Notation

\o/

Senior Member
Is there a 'standard' for notating drum music? So far i've seen 4 or 5 different ways of notating....one i saw notates the snare on the B line in the staff (middle line), others notate it in the C space of the staff....is there a universal standard? As i've just started properly i am going to start teaching myself sightreading right from the beginning as i think it'll be beneficial later on! Cheers!
 

bermuda

Drummerworld Pro Drummer - Administrator
Staff member
Have seen it both ways (depending on the writer/publisher) but it's more common for the snare on the C line when written in treble clef. Most drum notation is typically written in bass clef, so really that's an E.

Bermuda
 

Coldhardsteel

Gold Member
As far as I've seen, the notation guide in DRUM! is a pretty standard method. Of course, there's more than one way to write it out, but a standard would be nice.
 

toddy

Platinum Member
Bermuda is right, that is certainly more common.
Stick Control, The New Breed, Syncopation FTMD, Buddy Rich SDR, Groove Essentials, all have their parts scored out this way. Many others are like this too, including examination books (in the UK at least). Not all will include a clef, time signatures, or the like, but the drums will be in the same spaces.

However it's not unusual to see parts scored out on one or two lines. For example Conversations In Clave (great book) has a lot of this. There is only one line, with voicings placed above, on, and below a single line. At the side of the notation is written which instrument the part is to be played on - mainly due to the use of different sizes of cowbell, etc. There are also various noteheads used to dictate the instrument, triangle for cowbell, cross for hats, default notehead for crash etc.

Rhythm & Meter Patterns has a similar system, albeit with kit parts.

Advanced Techniques For The Modern Drummer is scored out on 3 lines. cymbals top, snare middle, kick bottom. I'd say with any system It's common to see cymbals at the top, snare in the middle & kick on the bottom, with any toms around the snare.

When writing out ideas for myself, I do something similar to the scoring in ATFTMD, or sometimes use a grid if it is a part with many sub-divisions, such as drum & bass.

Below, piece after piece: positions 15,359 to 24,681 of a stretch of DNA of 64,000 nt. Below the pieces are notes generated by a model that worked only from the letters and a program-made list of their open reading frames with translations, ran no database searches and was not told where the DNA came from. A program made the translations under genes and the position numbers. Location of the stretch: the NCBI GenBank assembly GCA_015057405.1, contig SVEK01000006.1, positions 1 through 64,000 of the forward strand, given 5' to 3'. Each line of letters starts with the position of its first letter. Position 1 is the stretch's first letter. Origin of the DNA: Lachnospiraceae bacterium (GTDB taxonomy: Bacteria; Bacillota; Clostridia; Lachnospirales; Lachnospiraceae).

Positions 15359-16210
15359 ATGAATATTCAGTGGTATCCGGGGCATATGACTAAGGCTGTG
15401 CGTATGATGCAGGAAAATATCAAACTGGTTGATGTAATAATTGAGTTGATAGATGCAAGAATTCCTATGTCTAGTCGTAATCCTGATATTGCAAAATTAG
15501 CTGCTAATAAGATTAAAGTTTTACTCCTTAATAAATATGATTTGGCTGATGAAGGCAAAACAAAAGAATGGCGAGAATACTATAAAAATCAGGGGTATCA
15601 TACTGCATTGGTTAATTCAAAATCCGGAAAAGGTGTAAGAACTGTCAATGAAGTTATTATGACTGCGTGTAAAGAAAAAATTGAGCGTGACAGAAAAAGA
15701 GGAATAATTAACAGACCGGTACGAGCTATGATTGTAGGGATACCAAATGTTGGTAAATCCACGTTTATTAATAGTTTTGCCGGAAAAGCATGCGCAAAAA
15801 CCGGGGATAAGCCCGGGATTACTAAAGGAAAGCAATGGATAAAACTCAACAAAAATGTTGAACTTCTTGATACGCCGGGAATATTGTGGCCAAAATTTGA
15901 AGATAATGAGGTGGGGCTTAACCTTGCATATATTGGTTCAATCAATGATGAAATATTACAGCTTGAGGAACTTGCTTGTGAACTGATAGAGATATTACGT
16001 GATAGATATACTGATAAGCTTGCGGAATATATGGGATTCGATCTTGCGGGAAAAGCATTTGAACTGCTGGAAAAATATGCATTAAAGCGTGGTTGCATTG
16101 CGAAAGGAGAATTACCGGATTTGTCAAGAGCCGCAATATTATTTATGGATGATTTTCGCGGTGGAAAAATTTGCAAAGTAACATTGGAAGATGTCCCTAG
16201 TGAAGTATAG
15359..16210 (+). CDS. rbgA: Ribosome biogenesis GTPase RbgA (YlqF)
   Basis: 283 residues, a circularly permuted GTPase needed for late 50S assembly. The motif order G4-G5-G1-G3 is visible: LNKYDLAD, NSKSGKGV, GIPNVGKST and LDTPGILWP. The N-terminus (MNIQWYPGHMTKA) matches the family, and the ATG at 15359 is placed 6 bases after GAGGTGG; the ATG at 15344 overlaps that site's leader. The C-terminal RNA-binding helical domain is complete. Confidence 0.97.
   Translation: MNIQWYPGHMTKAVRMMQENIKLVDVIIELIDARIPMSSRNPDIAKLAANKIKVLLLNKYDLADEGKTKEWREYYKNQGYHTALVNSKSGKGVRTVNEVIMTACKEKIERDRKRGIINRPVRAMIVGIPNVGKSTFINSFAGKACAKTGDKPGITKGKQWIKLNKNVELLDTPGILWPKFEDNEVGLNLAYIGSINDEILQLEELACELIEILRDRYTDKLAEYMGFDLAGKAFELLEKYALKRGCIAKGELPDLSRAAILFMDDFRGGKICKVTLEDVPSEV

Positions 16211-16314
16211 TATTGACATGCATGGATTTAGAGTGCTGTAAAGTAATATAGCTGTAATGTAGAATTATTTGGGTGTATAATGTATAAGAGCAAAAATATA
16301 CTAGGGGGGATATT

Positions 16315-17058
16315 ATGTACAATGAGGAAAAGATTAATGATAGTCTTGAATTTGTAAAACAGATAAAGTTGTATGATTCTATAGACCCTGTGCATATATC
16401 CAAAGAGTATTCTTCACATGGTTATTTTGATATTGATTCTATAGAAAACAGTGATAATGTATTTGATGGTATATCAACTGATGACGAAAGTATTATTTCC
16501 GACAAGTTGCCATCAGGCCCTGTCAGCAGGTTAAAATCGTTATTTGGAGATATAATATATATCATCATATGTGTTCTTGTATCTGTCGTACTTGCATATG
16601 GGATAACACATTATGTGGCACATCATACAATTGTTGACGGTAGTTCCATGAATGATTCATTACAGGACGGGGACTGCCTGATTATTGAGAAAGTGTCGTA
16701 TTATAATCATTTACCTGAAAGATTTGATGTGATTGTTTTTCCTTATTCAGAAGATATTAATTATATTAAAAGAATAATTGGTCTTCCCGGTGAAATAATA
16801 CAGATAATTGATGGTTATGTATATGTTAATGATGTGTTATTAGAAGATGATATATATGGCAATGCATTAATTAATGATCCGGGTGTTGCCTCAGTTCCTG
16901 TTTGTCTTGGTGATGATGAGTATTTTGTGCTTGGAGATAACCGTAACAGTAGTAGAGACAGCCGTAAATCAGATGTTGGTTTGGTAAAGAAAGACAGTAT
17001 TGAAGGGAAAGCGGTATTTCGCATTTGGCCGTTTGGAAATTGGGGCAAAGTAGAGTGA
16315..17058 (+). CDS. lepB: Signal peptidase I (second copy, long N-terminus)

I re-write them in Sibelius before sending them off to anyone, or printing them out for students.
There are also some other programs, which are a little more drummer centric, however I already use Sibelius for composing, and have custom house styles set up to easily change noteheads & the like for cymbals, so I figure there isn't much reason to change my workflow.

As for a general observation on charts that you may be given in the future; some composers/arrangers like to be very specific with the parts they give you, some just give you a basic idea with dynamic markings. Some will be on notation paper, some not.
It kind of depends a on the genre too. Always ask for bass/melody sheets in advance if possible, and any horn parts - if you don't ask you won't get.

As for starting out sight reading. I had a hard time reading music straight off (whilst playing) until I had a lesson with pat petrillo in march, which really solved some of the issues I was having, through the ways he approaches sight reading. I would definitely recommend hooking up with a teacher to give you some ideas as a starter.
It also made me realise I needed glasses! haha.

Also if you have a basic ability of any other instrument, such as a piano or bass (which I would recommend), then learning some basic music theory would certainly be a good idea. If you don't already play another instrument, then sight reading might be a good excuse to get involved with it, and can only enhance your drumming!
Good luck.
 
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